“It’s not a musical—it’s the idea of a musical,” said Jean-Luc Godard of A Woman Is a Woman (1961), and accordingly, Anna Karina plays the idea of a musical heroine. As the stripper-cum-housewife Angela, she saunters rhythmically through the streets and cafés of Paris as if each step were choreographed. She abstracts coquetry: The bottomless lunar-beam eyes move at right angles; those thick fluttery lashes curl like quotation marks. Adorning her lanky Charisse frame with blue coat, white fur collar, and red beret, she’s Gallic femininity personified, Marianne as Audrey Hepburn in Funny Face. Yet she only sings one tune (about how Angela might be a pest, sure, but she looks great naked), and does about as much dancing as she would in My Life to Live and Band of Outsiders. The rest is winks and poses and grand allusions.
Fitting for a film that traffics in mimesis, the conflict provider is reproduction. “I want a baby in the next 24 hours,” Angela announces to irritable boyfriend Emile (Jean-Claude Brialy), who’s reluctant to oblige, and who’s as self-aware a life performer as his fickle mate. (Before they quarrel, the couple graciously bows to the camera.) Angela turns instead to willing, doleful Alfred Lubitsch (Jean-Paul Belmondo), the third point on her love-triangular design for living—Godard’s pastiche evokes one of Ernst’s confections as rewritten by Brecht.
At Film Forum in a fresh 35mm print and new subtitles, A Woman Is a Woman was Godard’s third feature but only the second to reach the public; made jittery by the Algerian conflict, censors withheld Le Petit Soldat, starring Karina alongside Michel Subor as a French army deserter, until 1963. Certainly the director’s fruitiest potpourri—and his first in widescreen and color—Woman turns away from the murky political ambivalence of Soldat back to the flinty, rueful romanticism of Breathless. But Angela’s part-time job, source of some domestic conflict, commences Godard’s career-long interrogation of the female body as a salable good, and there’s an edge of aggression to his fledgling game of cut-and-paste with hardwired narrative grammar. A Woman Is a Woman is Godard light, but not lite: Its breezy postures front for melancholia. Bickersome Angela and Emile chafe against not romance but the idea of romance, reducible to a quintessentially Godardian axiom and typed across the screen: “Everything will go wrong for them because they love each other.”
A Woman Is a Woman affectionately name-checks François Truffaut’s Shoot the Piano Player and Jules and Jim—Jeanne Moreau even drops by for a cameo. Cédric Klapisch has been compared to Truffaut, but the new-waver’s weakness for glib sentimentalism seems to have left the biggest impression on L’Auberge Espagnole. (Various English-language festival translations have included Pot Luck and Euro Pudding.)
Xavier (Romain Duris), a bland aspiring writer in his early twenties, opts to study in Barcelona for a year, leaving behind snotty girlfriend Martine (Audrey Tautou) and landing in a ramshackle flat populated by Italian, Danish, English, German, Spanish, and Belgian residents. Tautou’s presence underlines Klapisch’s lunges at Jeunet-brand whimsy—sped-up sequences, multiple exposures, animated maps, talking photographs—while the bloated narrative suffers most from Klapisch’s overly democratic approach to his collegiate European Union. He’s less evenhanded in parceling out stereotypes. We’ve got the lager-lout Brit and the rigid German, as well as the repressed married woman, Anne-Sophie (Judith Godrèche), who just needs one good fuck—from boring Xavier, natch. There’s a moral to all this, of course: Follow That Dream! If you need a dose of post-adolescent bombast, go with whatever Real World descendant is readily available: more skin, no message.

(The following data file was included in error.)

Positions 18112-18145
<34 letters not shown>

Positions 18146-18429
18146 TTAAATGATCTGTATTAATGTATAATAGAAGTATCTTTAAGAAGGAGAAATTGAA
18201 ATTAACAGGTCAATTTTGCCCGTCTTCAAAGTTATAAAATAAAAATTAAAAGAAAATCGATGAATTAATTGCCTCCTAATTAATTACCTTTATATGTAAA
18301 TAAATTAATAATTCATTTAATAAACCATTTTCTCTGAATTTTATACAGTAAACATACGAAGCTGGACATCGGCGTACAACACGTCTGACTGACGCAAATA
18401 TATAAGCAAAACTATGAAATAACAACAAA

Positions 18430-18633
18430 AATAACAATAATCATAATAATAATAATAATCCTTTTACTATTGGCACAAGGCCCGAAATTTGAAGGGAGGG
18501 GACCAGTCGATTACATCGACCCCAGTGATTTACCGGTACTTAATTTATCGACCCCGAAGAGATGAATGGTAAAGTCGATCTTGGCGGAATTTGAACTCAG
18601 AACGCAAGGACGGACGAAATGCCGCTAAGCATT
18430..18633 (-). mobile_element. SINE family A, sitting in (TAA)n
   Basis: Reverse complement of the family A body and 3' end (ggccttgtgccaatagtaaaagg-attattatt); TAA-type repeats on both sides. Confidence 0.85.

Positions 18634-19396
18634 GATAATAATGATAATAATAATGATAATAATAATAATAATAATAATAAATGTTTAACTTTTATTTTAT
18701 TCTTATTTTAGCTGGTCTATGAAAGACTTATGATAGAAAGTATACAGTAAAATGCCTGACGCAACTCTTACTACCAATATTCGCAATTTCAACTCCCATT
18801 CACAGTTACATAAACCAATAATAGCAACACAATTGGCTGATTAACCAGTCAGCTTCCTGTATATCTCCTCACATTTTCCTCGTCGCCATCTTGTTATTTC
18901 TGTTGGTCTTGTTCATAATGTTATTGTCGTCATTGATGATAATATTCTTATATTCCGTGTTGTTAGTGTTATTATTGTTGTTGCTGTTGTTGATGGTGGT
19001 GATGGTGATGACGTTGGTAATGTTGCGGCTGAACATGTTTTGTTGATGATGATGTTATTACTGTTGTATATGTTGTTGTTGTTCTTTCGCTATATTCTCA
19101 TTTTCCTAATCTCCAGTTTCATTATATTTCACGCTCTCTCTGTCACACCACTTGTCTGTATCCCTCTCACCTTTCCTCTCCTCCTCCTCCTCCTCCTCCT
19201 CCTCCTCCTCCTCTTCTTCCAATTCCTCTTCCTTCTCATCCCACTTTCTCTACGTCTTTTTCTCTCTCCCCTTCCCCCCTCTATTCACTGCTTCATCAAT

Not another teen movie, though its title might imply it, Sweet Sixteen has the weight of history on its shoulders—not just the millstone of socioeconomic barriers or the noose of cyclical poverty and abuse that Ken Loach so tirelessly explores, but the legacy of the director’s own body of work. Plotted as a cemetery, Loach’s latest adheres so closely to his long-established narrative pattern—overdetermined case study crowned with a morbid jolt—that viewers might underestimate its wit, empathy, and careful characterizations.
In Greenock, a bleak former shipbuilding village in west Scotland, crime pays—but just enough to, say, buy a trailer for your mom once she’s sprung from prison on the eve of your 16th birthday. Impulsive, wary-eyed Liam (Martin Compston) knows his mother took the rap for her boyfriend, Stan (Gary McCormack), a menacing drug dealer. So the kid exacts a rough justice when he pinches Stan’s heroin stash and hawks it around town. He breaches the territorial pissings of the local don, who absorbs Liam into his minions but not his mate Pinball (William Ruane), whose insanely enacted jealousy forces Liam into an impossible decision between loyalty and self-interest.
In a remarkably subtle, assured debut performance, Compston evokes Billy in Loach’s Kes and, in the heartbreaking final seaside shot, Antoine in Truffaut’s 400 Blows. The path from youth to adulthood hardens into a vise for Liam, gripped by an oedipal crisis beyond his understanding or control, as Loach plumbs the consequences of personal choice in a context where most choices are already foreclosed, and people’s well-earned anger only turns upon themselves.